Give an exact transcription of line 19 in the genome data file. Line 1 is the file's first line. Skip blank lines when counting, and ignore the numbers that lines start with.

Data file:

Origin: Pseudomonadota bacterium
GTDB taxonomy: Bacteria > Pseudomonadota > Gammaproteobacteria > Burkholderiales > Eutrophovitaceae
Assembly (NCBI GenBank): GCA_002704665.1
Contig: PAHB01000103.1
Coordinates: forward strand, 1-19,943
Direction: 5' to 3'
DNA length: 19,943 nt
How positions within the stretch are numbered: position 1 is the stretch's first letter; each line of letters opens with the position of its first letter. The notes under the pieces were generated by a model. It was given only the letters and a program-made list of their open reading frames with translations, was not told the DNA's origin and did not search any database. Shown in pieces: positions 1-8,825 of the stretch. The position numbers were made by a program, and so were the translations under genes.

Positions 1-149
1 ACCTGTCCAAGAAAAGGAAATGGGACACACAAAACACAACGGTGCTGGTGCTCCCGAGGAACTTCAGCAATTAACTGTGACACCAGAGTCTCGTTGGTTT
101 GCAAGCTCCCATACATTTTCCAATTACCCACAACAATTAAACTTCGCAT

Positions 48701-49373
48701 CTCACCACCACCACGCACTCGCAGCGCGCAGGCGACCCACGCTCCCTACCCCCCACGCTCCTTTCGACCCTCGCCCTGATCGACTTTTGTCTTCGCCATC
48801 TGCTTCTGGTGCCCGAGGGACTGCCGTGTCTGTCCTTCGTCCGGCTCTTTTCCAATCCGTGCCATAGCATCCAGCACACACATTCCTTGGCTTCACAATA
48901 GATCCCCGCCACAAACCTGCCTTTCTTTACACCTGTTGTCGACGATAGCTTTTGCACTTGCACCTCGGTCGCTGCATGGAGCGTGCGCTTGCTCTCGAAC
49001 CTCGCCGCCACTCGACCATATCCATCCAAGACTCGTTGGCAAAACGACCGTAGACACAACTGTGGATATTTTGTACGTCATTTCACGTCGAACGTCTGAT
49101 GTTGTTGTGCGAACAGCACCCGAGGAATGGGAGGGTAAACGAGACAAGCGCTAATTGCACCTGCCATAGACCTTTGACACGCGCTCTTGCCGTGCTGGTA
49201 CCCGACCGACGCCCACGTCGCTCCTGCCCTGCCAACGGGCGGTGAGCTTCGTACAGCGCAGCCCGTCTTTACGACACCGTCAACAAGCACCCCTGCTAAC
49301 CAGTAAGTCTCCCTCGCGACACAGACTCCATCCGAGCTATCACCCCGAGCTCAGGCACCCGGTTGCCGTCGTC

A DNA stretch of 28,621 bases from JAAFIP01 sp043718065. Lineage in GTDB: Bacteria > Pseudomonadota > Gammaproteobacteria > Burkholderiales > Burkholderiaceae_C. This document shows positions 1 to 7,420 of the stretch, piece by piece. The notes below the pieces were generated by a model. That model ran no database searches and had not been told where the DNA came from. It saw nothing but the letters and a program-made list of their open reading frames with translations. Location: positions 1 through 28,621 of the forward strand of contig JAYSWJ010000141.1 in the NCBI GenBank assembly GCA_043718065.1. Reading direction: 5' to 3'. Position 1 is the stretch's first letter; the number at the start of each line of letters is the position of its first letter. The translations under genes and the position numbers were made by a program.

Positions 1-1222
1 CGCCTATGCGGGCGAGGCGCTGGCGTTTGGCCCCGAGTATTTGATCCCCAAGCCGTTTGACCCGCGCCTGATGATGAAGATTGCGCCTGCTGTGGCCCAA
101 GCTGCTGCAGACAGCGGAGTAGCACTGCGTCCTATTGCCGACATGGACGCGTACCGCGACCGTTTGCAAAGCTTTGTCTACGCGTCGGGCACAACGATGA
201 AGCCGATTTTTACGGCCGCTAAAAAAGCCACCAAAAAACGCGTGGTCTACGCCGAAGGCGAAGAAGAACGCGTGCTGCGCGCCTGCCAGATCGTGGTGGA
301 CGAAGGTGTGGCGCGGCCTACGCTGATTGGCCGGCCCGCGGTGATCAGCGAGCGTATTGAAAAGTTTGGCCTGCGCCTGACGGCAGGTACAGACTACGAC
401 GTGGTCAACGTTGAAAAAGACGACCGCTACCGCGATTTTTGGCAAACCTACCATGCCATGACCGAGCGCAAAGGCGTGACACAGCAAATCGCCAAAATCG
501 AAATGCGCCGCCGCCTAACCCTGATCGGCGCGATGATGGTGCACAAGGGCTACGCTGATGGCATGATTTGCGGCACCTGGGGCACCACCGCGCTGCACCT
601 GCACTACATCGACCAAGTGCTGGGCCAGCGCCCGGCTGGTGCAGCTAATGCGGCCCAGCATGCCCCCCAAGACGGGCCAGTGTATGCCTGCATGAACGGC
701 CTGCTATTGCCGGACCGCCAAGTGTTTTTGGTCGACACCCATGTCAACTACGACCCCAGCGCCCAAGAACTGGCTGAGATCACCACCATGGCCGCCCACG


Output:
49301 CAGTAAGTCTCCCTCGCGACACAGACTCCATCCGAGCTATCACCCCGAGCTCAGGCACCCGGTTGCCGTCGTC